in processing a large part of Dutch livestock products – meat,

eggs and dairy – into many processed products, such as snacks,

ready-made meals, soups and bakery products.

Of the soybean oil that is available in the Netherlands, about

39% is processed into margarine and cooking fats, 26% is used

in other food products, 27% in animal feed, and 8% in industrial

products (like soap, lubricants and biodiesel). Finally, a very

small percentage of soybeans are processed into food products

like tofu, soy burgers and soy milk (category ‘other products’).

The Dutch consumption of animal feed and food currently

requires 1.44 million tons of soybean meal and -oil. This equates

to approximately 1.20 million tons of soybeans. To grow this

amount of soy in the countries of origin, an area the size of

approximately 4,616 km2 would be needed. This is roughly

equivalent to the size of North-Brabant, the Dutch Province.

consumption in the netherlands & required farm land 2008

in 1,000 tons

consumption required


required farm land




1,919 km 2

230 686 km 2

123 569 km 2


billion eggs

118 350 km 2


110 327 km 2


102 304 km 2



250 km 2



212 km 2


for sustainable soy

Civil society organisations’ concerns about the effects of the large-scale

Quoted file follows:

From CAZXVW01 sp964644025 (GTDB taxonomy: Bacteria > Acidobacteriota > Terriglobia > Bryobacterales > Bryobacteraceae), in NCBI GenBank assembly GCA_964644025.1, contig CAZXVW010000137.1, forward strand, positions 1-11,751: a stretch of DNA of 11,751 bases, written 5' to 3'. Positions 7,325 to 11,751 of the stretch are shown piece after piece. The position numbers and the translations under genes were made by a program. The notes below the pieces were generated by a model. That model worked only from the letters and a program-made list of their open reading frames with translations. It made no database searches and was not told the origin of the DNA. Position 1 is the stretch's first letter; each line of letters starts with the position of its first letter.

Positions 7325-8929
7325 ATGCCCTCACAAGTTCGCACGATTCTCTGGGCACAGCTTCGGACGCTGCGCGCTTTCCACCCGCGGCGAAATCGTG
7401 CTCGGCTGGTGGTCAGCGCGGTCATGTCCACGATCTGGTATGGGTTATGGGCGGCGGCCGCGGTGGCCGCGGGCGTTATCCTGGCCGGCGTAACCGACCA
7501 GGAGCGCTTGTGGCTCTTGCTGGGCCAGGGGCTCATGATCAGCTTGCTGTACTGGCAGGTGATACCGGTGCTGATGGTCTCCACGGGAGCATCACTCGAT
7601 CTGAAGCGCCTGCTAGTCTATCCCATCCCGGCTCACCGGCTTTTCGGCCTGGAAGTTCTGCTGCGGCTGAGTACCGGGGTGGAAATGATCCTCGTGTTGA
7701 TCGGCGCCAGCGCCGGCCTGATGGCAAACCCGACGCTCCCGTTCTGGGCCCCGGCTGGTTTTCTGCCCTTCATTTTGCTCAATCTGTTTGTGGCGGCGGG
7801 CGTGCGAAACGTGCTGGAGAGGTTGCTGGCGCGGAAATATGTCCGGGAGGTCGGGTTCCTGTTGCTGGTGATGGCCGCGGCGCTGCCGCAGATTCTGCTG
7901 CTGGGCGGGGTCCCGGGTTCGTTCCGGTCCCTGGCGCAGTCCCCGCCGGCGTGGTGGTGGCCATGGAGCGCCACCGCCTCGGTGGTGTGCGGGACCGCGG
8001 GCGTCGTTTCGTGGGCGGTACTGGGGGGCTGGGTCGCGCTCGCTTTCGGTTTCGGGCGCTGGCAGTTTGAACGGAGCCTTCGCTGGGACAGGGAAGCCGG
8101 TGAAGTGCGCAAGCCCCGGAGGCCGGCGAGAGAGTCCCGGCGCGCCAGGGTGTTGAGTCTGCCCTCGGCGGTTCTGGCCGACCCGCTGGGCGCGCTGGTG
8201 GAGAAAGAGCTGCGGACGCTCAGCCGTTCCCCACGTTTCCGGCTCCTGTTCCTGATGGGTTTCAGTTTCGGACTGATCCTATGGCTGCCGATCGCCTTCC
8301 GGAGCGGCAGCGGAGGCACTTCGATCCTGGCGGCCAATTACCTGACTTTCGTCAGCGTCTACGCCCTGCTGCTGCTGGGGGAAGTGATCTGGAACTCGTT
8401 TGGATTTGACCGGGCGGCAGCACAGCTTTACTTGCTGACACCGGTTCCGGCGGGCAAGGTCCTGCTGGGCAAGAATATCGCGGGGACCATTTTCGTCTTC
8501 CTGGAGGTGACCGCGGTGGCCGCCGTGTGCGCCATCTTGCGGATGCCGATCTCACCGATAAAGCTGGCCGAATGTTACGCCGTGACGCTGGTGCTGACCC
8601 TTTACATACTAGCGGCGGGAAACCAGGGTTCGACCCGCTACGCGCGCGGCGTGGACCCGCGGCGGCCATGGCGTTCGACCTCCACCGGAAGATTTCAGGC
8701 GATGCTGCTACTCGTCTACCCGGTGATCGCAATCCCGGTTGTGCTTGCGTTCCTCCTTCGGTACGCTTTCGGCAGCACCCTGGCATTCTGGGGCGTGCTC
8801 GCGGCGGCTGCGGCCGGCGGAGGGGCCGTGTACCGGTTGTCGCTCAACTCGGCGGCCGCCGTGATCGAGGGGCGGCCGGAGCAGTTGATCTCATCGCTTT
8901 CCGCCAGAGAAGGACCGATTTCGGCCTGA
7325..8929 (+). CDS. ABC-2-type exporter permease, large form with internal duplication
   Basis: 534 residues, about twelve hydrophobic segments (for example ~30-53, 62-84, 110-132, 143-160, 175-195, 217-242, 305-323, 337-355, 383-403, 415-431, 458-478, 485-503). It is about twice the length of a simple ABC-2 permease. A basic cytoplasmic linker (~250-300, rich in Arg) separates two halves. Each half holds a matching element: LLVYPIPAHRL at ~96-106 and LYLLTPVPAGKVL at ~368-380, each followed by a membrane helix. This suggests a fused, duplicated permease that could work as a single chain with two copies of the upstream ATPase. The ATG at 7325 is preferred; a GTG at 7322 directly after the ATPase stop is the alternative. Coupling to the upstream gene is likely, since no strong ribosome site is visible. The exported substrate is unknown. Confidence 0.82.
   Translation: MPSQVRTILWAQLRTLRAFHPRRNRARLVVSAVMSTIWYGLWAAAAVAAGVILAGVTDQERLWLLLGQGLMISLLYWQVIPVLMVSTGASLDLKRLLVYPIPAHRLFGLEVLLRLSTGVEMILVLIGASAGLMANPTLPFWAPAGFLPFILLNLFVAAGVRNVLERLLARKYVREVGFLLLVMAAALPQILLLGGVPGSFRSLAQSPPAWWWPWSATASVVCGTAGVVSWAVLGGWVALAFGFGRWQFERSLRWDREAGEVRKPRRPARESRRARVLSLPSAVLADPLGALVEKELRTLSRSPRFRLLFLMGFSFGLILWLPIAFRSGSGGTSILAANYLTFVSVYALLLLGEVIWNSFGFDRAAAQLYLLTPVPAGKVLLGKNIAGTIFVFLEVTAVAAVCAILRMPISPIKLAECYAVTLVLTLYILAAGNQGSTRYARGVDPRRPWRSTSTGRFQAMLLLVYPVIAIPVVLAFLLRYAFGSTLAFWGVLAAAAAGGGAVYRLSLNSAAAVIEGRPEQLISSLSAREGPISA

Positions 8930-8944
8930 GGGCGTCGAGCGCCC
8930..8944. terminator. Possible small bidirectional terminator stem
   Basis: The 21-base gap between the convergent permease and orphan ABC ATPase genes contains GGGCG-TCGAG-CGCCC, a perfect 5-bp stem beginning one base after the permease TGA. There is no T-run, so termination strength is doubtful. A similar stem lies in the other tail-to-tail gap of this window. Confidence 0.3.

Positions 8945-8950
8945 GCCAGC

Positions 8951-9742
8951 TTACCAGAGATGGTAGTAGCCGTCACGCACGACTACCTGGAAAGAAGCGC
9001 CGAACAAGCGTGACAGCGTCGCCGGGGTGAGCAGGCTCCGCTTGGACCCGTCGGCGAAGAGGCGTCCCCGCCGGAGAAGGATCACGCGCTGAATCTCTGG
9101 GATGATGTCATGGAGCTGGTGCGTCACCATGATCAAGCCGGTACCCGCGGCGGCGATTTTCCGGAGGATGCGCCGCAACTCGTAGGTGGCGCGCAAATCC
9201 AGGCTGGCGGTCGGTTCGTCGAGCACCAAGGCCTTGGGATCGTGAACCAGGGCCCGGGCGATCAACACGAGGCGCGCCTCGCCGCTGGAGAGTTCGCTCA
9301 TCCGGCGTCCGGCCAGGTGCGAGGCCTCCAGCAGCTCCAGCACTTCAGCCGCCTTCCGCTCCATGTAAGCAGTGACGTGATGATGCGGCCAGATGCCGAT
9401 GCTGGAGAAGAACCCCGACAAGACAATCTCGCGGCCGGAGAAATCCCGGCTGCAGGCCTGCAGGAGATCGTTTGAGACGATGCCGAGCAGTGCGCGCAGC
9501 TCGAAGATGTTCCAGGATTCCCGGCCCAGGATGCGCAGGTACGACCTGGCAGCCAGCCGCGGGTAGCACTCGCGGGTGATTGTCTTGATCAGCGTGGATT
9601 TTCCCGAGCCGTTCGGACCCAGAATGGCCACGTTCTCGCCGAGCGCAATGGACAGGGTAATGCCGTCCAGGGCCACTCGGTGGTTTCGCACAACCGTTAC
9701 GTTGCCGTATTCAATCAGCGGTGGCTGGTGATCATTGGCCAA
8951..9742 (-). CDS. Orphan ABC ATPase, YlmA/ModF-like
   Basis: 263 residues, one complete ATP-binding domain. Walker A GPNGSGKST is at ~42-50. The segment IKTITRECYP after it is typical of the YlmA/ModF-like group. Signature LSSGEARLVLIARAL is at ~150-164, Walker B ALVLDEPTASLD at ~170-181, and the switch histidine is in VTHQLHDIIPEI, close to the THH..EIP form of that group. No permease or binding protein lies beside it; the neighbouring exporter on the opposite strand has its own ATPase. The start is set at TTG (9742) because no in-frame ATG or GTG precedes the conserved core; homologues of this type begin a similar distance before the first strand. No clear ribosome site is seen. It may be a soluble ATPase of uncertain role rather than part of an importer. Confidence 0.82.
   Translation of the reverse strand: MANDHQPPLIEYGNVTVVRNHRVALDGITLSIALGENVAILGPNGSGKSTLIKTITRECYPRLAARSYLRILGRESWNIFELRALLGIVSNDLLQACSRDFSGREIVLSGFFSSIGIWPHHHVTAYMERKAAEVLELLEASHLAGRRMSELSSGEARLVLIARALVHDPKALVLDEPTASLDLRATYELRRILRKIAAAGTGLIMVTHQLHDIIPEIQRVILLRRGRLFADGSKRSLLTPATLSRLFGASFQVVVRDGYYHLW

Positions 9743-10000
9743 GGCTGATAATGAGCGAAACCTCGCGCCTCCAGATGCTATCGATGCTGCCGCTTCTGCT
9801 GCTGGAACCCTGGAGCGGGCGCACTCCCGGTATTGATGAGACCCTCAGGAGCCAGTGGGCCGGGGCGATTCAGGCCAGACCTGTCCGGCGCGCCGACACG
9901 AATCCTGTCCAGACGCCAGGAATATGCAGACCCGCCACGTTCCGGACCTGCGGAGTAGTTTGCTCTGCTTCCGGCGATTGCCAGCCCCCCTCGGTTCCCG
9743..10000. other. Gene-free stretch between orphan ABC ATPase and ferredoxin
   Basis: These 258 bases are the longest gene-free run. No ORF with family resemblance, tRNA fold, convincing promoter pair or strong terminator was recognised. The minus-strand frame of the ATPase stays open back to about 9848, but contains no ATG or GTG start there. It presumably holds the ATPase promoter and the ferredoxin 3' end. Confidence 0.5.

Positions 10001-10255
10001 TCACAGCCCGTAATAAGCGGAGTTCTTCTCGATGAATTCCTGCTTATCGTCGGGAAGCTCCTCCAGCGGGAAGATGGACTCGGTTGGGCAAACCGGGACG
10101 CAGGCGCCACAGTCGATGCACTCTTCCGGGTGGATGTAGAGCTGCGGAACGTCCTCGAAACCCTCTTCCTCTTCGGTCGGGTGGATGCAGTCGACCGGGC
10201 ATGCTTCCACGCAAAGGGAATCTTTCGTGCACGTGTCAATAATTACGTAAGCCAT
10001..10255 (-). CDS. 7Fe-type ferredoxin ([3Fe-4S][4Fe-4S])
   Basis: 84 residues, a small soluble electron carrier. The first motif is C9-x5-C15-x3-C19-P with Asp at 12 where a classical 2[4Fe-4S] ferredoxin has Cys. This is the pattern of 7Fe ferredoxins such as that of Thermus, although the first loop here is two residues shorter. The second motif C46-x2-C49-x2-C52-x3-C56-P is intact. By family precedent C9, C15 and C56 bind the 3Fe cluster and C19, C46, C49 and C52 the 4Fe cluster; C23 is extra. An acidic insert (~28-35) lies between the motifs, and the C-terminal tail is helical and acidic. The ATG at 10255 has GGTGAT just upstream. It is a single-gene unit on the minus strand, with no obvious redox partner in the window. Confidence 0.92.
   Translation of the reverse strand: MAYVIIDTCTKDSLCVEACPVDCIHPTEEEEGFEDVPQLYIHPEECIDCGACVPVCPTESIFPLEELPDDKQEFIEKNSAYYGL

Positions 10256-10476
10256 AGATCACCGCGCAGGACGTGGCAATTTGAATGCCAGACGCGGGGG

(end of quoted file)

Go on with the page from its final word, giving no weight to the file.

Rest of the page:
expansion of soy cultivation have led to the creation of various certifiable

standards for responsible soy in recent years. In addition, various networks

and discussions have arisen in which government organisations, businesses

and civil society organisations have participated. Programmes have also

been developed at Dutch companies, often in collaboration with civil society

organisations, aimed at buying soy that is certified according to one or

more of the following standards for responsible soy:

Organic soybean growers rely on the

regulations for organic farming. Organic

farmers may not use chemical pesticides,

fertilisers or genetically modified

organisms. To reduce disease they

should use alternative methods and crop


EcoSocial is a new hallmark developed

by the Instituto Biodinâmico for Rural

Development (IBD) in Brazil. In addition

to organic farming criteria, Fairtrade criteria

have also been included within this


The idea of the Fairtrade/Max Havelaar

standard is that honest prices and other

favourable trading conditions boost the